Jaquinn Ramone Bell Gets 14 Years for Slayings of Three 13-year-olds in Halloween Hit-and-Run

Twins Lexie and Lexandra Perez Huerta and their friend Andrea Gonzalez, R.I.P.
Twins Lexie and Lexandra Perez Huerta and their friend Andrea Gonzalez, R.I.P.
Courtesy of the Huerta Family

A man with a long rap sheet and a last known address in Orange was sentenced Thursday to 14 years and change in lockup for the hit-and-run slayings of three 13-year-old girls who were trick-or-treating in Santa Ana on Halloween night.

Jaquinn Ramone Bell Had Long Rap Sheet Before Halloween's Triple Fatal Hit-and-Run

Jaquinn Ramone Bell, 32, had pleaded guilty in March to three felony counts of vehicular manslaughter with gross negligence, one felony count of hit and run with permanent injury or death, one misdemeanor count of driving on a suspended license, and sentencing enhancements for fleeing the scene of a crime after committing vehicular manslaughter.

Andrea Gonzalez and twin sisters Lexandra and Lexie Perez Huerta, who are all from Santa Ana, were in a crosswalk in the 1400 block of East Fairhaven Avenue near Jacaranda Street while trick-or-treating around 6:45 p.m. Oct. 31 when they were fatally struck by a Honda CRV, which was traveling in excess of 60 mph where the posted speed limit is 45 mph.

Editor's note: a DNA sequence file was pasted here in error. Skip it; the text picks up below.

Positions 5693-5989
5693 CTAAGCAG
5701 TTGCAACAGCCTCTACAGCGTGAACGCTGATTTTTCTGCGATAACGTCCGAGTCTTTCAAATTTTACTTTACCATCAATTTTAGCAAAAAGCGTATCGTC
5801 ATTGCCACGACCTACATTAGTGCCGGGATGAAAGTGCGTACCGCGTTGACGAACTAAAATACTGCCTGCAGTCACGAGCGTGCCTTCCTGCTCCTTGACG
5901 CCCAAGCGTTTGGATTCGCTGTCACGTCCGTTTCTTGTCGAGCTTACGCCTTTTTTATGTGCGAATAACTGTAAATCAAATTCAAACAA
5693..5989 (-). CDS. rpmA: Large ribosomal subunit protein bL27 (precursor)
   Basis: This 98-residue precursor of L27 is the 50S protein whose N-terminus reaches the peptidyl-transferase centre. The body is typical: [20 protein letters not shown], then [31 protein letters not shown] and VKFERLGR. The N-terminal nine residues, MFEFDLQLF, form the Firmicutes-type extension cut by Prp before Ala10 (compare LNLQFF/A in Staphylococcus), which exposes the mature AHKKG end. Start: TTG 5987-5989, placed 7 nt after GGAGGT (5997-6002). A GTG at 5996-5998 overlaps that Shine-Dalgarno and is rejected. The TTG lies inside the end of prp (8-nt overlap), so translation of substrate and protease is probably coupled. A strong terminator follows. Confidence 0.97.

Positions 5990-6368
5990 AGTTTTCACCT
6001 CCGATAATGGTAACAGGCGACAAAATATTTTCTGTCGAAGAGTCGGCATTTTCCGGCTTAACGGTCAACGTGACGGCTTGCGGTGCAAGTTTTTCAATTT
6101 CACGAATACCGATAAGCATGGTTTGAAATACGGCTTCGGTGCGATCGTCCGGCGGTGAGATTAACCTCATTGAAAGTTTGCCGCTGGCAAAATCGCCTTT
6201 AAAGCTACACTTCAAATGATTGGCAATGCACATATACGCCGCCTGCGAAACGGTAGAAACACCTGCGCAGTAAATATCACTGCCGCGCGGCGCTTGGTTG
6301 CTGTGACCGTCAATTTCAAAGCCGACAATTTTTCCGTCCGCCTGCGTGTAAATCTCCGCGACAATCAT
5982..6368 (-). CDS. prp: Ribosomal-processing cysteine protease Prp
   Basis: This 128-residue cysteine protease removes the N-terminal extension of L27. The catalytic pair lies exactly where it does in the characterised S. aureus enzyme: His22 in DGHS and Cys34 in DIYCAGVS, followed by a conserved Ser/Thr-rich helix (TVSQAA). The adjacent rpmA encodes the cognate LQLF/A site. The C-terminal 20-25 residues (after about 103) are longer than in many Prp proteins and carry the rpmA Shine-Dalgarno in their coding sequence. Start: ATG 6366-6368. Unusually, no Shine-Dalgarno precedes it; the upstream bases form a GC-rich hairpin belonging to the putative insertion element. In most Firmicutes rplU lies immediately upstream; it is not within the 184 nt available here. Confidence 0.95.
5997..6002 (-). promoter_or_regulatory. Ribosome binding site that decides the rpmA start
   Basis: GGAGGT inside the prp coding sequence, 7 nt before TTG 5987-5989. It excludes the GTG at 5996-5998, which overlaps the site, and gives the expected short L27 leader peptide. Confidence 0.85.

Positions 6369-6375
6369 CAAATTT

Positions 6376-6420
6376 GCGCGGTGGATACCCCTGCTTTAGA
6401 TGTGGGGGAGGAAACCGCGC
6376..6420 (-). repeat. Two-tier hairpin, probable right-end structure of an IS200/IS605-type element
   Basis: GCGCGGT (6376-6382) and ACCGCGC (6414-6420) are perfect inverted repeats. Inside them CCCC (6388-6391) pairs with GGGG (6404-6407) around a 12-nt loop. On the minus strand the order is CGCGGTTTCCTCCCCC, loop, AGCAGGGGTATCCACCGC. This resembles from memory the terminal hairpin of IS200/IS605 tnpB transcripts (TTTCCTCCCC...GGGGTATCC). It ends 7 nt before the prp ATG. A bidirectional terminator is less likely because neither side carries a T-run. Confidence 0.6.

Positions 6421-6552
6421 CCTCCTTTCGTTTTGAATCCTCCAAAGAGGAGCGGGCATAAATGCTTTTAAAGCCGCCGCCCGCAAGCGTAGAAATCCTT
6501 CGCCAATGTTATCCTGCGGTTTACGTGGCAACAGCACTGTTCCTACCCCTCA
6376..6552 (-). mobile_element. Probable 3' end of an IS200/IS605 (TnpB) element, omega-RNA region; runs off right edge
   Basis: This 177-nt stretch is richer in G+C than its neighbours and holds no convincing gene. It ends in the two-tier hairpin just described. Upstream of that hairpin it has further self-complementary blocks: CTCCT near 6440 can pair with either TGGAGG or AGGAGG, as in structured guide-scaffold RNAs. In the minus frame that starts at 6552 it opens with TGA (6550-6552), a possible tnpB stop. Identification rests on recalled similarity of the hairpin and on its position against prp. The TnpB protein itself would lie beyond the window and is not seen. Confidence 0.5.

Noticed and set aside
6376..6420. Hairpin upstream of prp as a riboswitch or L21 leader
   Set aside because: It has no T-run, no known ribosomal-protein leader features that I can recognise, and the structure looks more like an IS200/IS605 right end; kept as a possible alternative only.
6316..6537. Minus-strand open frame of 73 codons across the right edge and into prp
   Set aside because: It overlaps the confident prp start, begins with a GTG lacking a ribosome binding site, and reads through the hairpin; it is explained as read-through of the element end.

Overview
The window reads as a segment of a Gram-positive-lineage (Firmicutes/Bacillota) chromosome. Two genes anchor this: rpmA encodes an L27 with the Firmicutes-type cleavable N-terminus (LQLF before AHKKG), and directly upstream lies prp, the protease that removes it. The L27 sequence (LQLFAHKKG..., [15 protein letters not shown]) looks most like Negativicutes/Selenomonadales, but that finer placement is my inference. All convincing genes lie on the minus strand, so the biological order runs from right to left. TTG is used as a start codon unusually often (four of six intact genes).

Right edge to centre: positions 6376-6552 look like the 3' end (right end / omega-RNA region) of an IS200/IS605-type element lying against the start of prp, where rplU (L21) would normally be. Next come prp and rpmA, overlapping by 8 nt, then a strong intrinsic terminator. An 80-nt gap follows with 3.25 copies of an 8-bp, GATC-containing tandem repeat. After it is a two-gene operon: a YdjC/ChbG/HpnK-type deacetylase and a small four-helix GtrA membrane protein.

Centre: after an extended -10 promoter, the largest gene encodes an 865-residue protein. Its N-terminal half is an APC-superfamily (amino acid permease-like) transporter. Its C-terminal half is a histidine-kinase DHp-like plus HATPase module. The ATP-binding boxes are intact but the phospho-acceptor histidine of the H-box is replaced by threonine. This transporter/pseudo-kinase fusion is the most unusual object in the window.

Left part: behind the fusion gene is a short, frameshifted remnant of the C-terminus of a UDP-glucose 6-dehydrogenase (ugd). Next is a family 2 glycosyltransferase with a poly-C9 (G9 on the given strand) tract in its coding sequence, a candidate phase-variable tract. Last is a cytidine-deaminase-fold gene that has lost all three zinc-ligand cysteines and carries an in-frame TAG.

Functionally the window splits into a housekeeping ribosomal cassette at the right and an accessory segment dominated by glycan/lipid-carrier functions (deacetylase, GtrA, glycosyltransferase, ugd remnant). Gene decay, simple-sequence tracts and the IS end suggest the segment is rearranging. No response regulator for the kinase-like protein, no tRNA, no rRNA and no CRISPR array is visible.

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The vehicle was driven by Bell, whose 17-year-old son and 14-year-old daughter were passengers, and he never stopped to render aid to the girls, who died at the scene. On probation at the time of the crash for a drunken hit-and-run wreck in Anaheim, Bell was not arrested until the next day in a Stanton motel, after the Honda CRV he abandoned in a Big Lots parking lot near the Santa Ana accident scene was traced back to him.

That delay spared Bell a possible triple-murder conviction and life in prison as prosecutors had no evidence to charge him with driving under the influence. That's not the only break he caught. When he was first charged on Nov. 4, he faced sentencing enhancement allegations for personally inflicting great bodily injury and a maximum sentence of 17 years in state prison. But in February, the California Supreme Court ruled that a great bodily injury enhancement could not attach to any manslaughter charge under any circumstance, so the sentencing enhancement and potential for more prison time had to be dropped.

Under the amended charges Bell pleaded guilty to, he was sentenced today to 13 years and eight months in state prison. He was additionally convicted in the Anaheim offense of one misdemeanor count of driving under the influence of alcohol, one misdemeanor count of child endangerment, and one misdemeanor count of hit and run with property damage. That drew him six more months in jail.

Prosecutors say at Thursday's sentencing, the mother of Lexie and Lexandra delivered a victim impact statement in which she spoke about how sad the loss has been for their family and that she will never receive a Mother's Day card from her daughters again.

Email: mcoker@ocweekly.com. Twitter: @MatthewTCoker. Follow OC Weekly on Twitter @ocweekly or on Facebook!

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